Travelling’s tough these days. Better to stay local and get up early, and enjoy the sunrise just near the house. These two shots show our river, the Ure, at daybreak in spring.
Or just a little later, in the parkland of Sleningford Hall …
You’d still sooner be abroad? Best take a ferry then …
And we’ll head straight for Granada. We might get there just in time for the sunset.
Somehow, when showing you some windows there, I forgot about this happy chappie who guarded the street where our hotel in Santander was located. I’ll show him to you now, as he fits in nicely with Monday Mural.
There was never a single moment when our friend didn’t have a car parked in front of him, so you’ll have to imagine the last foot or so.
Was it a month ago that we left Spain? Apparently so. Let’s relive our last day, mooching round Santander before catching the ferry for the long journey home. We could catch lots of images of the city in a single photo, in this building just alongside La Catedral de Nuestra Señora de la Asunción.
But nearby, there’s window-shopping …
…and then a picture postcard view of the multi-windowed Plaza Porticada.
Later, on board ship, there were windows on deck, designed to shelter us from the buffeting breezes. But something had gone wrong with one, and early in the voyage, it was being repaired.
But whether on land or at sea, we could spot the coastline near Santander, as shown in the featured photo.
This month, Jude is inviting us to hunt forred in her Life in Colourchallenge. So let’s go on a Virtual Day Trip and hunt for red. I think we’ll travel in the bus that was conveniently parked in the next village when the Tour de France came to Yorkshire. West Tanfield is also where we see the poppies in the featured photo.
We’ll whip over to Bradford first, call in at the Bombay Stores, and get some headgear for you chaps.
Andrew, over at Have Bag Will Travel has been inviting us to share the washing lines we’ve enjoyed seeing on our travels in his Monday Washing Line series. I ran out of offerings weeks ago, so decided we should go to Spain to put this right. While we were there we thought we might as well catch up with the family, as already showcased in Becky’s TreeSquares.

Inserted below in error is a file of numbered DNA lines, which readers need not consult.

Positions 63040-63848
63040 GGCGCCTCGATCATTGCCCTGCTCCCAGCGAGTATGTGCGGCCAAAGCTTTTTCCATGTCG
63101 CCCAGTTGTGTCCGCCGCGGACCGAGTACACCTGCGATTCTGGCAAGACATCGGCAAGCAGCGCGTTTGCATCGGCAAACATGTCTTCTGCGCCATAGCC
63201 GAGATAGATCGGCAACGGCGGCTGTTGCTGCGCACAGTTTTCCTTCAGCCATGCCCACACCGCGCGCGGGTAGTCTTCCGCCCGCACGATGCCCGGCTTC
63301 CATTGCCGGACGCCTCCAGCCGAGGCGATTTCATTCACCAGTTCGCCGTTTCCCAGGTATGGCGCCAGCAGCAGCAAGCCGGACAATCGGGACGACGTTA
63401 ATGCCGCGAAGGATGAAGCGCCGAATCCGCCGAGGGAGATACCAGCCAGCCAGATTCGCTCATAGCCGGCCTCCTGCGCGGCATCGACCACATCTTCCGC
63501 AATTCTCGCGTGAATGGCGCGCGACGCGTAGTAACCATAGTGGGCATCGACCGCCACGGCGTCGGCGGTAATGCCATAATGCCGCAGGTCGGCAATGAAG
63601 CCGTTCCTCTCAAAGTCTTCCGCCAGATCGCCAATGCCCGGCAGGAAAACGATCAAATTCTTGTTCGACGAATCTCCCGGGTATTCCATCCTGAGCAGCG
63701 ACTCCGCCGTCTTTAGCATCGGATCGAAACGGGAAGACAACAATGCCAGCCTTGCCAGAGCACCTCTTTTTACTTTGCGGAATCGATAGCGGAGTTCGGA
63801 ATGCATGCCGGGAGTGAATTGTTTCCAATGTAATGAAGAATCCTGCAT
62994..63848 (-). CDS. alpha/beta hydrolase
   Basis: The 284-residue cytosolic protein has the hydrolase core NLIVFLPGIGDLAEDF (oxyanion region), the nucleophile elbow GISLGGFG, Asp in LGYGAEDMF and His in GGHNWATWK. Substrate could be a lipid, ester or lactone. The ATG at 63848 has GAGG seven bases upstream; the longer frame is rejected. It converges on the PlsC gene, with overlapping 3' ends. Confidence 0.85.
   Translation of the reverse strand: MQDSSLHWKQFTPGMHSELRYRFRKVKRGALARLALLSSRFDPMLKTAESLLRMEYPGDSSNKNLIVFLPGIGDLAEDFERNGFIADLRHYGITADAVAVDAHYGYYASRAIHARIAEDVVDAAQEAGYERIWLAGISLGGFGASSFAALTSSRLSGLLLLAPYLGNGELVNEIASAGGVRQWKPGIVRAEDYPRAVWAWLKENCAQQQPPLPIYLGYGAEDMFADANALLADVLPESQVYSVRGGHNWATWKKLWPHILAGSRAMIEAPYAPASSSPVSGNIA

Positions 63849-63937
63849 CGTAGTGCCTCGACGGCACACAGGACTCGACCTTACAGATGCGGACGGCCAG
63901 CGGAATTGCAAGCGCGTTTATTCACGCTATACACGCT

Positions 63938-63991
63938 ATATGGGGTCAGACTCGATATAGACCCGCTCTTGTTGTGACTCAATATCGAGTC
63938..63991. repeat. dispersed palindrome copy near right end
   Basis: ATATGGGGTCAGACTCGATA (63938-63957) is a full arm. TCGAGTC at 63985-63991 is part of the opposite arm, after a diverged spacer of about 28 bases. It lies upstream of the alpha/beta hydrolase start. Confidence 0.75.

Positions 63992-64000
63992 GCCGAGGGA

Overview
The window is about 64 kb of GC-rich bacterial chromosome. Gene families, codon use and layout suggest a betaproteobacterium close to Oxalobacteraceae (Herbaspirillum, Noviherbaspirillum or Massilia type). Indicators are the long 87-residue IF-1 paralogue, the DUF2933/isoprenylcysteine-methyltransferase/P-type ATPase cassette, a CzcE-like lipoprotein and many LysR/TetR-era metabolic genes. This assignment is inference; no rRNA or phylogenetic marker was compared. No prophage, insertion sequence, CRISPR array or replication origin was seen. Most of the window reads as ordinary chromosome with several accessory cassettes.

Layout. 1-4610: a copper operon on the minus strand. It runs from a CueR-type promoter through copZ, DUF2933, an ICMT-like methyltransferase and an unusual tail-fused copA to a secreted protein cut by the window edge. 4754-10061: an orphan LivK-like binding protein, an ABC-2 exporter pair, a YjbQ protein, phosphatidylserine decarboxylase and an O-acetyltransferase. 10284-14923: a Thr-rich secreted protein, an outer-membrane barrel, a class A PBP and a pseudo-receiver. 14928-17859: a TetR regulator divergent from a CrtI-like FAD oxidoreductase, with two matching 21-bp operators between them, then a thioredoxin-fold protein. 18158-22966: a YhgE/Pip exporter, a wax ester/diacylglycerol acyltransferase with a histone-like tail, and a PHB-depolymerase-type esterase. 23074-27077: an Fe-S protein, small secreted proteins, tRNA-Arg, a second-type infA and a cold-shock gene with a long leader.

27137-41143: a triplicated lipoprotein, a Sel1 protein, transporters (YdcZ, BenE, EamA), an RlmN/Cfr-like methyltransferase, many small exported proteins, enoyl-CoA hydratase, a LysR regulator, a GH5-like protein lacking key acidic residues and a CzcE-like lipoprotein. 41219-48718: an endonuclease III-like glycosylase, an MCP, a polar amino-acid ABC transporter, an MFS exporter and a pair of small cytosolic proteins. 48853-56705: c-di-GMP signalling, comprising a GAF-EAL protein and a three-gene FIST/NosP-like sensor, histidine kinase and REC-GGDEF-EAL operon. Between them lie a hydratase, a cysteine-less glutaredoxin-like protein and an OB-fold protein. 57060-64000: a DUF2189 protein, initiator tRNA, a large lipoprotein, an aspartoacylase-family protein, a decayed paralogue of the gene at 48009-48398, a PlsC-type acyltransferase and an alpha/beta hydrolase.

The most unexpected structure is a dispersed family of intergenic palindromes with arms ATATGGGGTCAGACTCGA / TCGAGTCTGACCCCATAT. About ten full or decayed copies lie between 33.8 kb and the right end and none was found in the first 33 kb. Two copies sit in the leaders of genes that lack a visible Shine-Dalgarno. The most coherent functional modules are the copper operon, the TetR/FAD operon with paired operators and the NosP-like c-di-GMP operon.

My feature photo isn’t a washing line at all. But I thought fish hanging out to dry would set the tone for a holiday selection. The rest are far more workaday.
Thanks Andrew for a fun idea which has had lots of us happily hunting through our archives. Anything rather than get on with doing the washing.
Typical of me to miscount. This isn’t the last day of the month. But these are my last squares. Alongside my one and only square today are other shots, mainly in blue, for Jude’s monthly Life in Colour challenge. They’re all included as a final salute to our memorable month in Spain – until Monday, that is, when I’ll showcase the clothes lines that we spotted for Andrew’s Monday Washing Lines.
TreeSquareAnd thanks, as ever, for your Squares challenge Becky. A lovely month of choosing, squaring and sharing images of trees, ‘our most intimate connection with nature’ ( George Nakashima)
Our nights in the country weren’t spent in Cantabria, but in the adjacent Basque country. We had to be within reach of San Sebastian, where we had the first of our three Covid tests required by the British government (this one within 72 hours of our departure from Spain, the other two back in the UK on Days Two and Eight), and of Santander, where we boarded our ferry back to the UK.
We chose Garai, a charming village of some 300 inhabitants and with the most delightful guest house, where we’d like to return with the whole family in tow.
As well as those two views from the village, I’ll give you a couple of scenes from the Parque de Cristina Enea in San Sebastian, and one from the delightful coastal road we meandered back to Garai on – but nothing from Santander, where I clean forgot to include any trees in my shots.